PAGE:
A Summary of the Fair Credit Reporting Act

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By Gary Gresham / Jul 13, 2005


Summary: With the free credit report act having gone into effect, there is just no excuse for not getting a handle on your own credit situation. This article explains your rights under both the Fair Credit Reporting Act, and the free credit report act, and how you can repair your credit.

Note: Guest Author articles made available as a courtesy to our readers. The advice and opinions expressed therein are not necessarily those of DadsRights.org, and their appearance on the DadsRights.org website is not an endorsement of the articles, their contents, or their authors.]

This summary of the Fair Credit Reporting Act will explain what you can legally do if you want to repair your own credit report. No matter what you hear, you can dispute credit information on your credit report if you understand the legal rights you have under this law.

The Federal Fair Credit Reporting Act was enacted by the United States Congress in 1971. In summary, it says that the credit bureaus must investigate a consumer dispute if they want to challenge credit information on his or her credit report.

It also states that credit bureaus are required to complete the investigation within a 30 day period. If the credit bureau finds that the disputed information is inaccurate or cannot be verified, they must promptly delete that information.

But there are some cases when a consumer dispute can be ignored by the credit bureaus. If you challenge a negative credit listing on the basis of things like health problems, divorce or job loss, the credit bureaus are entitled to ignore those kinds of disputes. The information you dispute must be either old or incorrect.

You must file a valid dispute where the credit bureaus can contact the creditor and confirm that the new information you gave them is accurate and can be verified. If the credit bureau does not receive verification from the creditor within 30 days, the Fair Credit Reporting Act says the credit bureau must promptly delete that credit listing.

Even though the process sounds simple, the credit bureaus make it more difficult than you can imagine. The credit bureaus don’t like the credit repair companies or anyone offering instruction on how to repair your own credit report. Why? Because it means more work for them.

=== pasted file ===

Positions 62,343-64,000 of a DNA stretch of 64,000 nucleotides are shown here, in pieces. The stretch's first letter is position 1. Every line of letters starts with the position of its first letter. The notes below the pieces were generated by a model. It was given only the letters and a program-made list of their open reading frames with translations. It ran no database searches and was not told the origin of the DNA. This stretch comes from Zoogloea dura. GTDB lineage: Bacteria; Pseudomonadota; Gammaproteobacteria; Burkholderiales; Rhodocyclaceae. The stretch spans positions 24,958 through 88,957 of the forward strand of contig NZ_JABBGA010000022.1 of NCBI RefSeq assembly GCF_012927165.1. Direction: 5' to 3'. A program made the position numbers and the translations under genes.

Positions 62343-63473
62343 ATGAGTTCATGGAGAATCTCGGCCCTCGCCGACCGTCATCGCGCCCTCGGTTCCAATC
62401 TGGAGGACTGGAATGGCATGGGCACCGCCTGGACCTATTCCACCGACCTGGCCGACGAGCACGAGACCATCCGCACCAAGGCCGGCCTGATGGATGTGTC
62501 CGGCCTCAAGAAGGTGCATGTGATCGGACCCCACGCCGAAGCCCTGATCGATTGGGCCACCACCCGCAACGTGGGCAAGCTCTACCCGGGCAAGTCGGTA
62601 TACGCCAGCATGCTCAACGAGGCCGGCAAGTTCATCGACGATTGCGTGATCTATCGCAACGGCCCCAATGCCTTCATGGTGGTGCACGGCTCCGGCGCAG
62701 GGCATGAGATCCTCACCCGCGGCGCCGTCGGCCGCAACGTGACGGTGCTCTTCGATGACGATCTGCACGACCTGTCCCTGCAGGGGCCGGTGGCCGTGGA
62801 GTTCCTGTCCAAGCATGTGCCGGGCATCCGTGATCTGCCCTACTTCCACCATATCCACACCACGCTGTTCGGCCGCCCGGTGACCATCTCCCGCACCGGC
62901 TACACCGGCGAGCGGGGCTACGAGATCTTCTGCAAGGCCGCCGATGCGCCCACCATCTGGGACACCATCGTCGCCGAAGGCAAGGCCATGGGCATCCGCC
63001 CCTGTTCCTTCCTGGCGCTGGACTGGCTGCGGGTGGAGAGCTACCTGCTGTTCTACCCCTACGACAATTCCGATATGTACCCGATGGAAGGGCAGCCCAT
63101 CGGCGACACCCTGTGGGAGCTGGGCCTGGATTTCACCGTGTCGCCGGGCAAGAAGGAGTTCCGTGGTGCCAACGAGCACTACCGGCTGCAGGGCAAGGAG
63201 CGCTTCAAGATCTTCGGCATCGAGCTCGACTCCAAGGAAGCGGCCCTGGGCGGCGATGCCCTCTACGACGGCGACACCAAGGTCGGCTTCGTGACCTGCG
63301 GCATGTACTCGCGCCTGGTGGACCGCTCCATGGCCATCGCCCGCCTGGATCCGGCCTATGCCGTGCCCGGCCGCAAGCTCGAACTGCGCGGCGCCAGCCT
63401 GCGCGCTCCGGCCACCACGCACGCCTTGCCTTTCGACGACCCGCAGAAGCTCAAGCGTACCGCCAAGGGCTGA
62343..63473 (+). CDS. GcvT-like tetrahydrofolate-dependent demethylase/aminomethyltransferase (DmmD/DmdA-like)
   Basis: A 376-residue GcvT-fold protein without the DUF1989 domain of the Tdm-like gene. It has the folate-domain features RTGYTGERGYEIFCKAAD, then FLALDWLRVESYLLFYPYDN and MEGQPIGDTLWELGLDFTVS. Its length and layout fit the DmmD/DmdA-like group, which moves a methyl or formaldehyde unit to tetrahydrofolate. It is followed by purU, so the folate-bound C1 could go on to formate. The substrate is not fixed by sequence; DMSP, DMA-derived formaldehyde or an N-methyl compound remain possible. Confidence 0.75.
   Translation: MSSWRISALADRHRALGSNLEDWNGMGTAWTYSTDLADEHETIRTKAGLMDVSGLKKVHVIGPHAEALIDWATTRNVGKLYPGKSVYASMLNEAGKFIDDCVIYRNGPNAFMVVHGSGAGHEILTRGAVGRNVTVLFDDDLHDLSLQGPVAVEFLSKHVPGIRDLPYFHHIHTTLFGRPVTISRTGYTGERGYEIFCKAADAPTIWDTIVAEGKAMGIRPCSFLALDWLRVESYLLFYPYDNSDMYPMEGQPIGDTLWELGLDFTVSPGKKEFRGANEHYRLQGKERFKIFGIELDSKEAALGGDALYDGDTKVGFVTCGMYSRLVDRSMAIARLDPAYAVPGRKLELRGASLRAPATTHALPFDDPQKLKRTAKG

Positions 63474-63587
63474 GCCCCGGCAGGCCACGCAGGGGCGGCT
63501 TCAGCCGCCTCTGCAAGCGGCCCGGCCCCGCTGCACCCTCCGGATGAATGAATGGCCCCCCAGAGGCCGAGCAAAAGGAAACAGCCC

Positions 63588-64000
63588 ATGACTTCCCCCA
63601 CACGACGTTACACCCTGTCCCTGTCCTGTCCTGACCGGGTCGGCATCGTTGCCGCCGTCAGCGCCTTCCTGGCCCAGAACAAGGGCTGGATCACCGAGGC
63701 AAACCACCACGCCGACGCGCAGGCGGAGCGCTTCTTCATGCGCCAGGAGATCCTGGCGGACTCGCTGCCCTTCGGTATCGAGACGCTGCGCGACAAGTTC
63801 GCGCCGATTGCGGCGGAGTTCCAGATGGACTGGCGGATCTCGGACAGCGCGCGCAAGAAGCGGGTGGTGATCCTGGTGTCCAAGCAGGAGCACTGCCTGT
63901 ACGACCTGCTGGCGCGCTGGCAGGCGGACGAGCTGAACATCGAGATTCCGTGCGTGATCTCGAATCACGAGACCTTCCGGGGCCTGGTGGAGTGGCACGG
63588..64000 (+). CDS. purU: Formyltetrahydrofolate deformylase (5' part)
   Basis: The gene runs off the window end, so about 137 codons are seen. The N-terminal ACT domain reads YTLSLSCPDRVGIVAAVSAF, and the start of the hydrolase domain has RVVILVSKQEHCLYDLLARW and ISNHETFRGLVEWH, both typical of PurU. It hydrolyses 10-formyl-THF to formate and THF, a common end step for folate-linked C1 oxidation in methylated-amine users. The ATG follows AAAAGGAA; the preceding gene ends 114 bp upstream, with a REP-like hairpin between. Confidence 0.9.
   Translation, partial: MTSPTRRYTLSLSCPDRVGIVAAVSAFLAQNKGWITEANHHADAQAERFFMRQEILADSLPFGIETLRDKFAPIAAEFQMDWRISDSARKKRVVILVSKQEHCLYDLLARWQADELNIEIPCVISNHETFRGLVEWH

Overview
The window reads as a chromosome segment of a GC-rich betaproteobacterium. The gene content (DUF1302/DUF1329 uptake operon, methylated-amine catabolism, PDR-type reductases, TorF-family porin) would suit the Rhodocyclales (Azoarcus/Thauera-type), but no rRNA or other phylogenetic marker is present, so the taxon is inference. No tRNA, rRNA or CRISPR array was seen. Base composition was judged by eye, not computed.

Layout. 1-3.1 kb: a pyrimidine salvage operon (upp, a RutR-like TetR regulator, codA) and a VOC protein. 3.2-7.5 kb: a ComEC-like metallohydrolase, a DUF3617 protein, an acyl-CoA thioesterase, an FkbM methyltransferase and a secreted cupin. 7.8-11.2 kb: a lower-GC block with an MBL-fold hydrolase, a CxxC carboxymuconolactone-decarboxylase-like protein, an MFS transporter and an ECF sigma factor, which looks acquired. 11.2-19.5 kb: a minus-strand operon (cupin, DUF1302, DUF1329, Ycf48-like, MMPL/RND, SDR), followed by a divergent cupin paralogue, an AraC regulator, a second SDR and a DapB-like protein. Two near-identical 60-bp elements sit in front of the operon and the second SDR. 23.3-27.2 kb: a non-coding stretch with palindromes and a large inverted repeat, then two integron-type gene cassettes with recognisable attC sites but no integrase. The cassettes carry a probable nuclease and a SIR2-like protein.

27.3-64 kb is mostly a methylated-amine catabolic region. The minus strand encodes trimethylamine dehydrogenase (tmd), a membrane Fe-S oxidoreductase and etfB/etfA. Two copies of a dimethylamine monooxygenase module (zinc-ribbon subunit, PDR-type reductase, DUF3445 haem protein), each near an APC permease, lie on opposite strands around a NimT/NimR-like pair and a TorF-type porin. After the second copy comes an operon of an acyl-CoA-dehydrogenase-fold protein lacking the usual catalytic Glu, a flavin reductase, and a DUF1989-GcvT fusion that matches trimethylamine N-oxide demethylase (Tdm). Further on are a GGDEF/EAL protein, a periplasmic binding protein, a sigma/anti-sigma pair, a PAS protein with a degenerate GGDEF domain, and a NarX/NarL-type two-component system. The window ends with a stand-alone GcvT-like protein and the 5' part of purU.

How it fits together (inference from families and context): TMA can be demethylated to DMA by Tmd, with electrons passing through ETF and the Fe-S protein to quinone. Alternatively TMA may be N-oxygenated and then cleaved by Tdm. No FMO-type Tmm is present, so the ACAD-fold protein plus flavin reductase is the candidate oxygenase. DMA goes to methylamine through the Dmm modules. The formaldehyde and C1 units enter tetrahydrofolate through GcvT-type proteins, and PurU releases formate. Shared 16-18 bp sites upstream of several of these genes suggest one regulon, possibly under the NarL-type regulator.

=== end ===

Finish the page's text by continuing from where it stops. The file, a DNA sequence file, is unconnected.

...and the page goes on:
The credit bureaus blast credit repair companies in the media and warn people against using credit repair services. The bureaus openly deny that any information can even be removed from your credit report.

It is reported that 79 percent of all credit reports contain some type of errors, and up to 25 percent of these errors could result in credit denials, hiked interest rates, and even lost employment opportunities.

If you have any amount of negative credit on your credit report it will cause the interest on all loans you apply for to be much higher. It will even become a barrier to your credit approval. That will cost you a fortune in unnecessary higher interest resulting in higher payments on anything you buy.

How you decide to address or dispute credit information is entirely up to you. But regardless of what you may hear in the news, thousands of people have restored their credit. You can choose to repair your own credit report or hire a professional service to do it for you.

The truth is you do not have to endure bad credit for seven to ten years if you want to challenge the accuracy of your credit report. This summary of the Fair Credit Reporting Act shows you it is possible for you to repair your own credit report and the sooner you start the better.

Copyright © 2005 Credit Repair Facts.com All Rights Reserved.

About the Author
This article is supplied by http://www.credit-repair-facts.com where you will find credit information, debt elimination programs and informative facts that give you the knowledge to correct your own credit and credit report. For more credit related articles like these go to: http://www.credit-repair-facts.com/articles_1.html

Article Source: GoArticles.com

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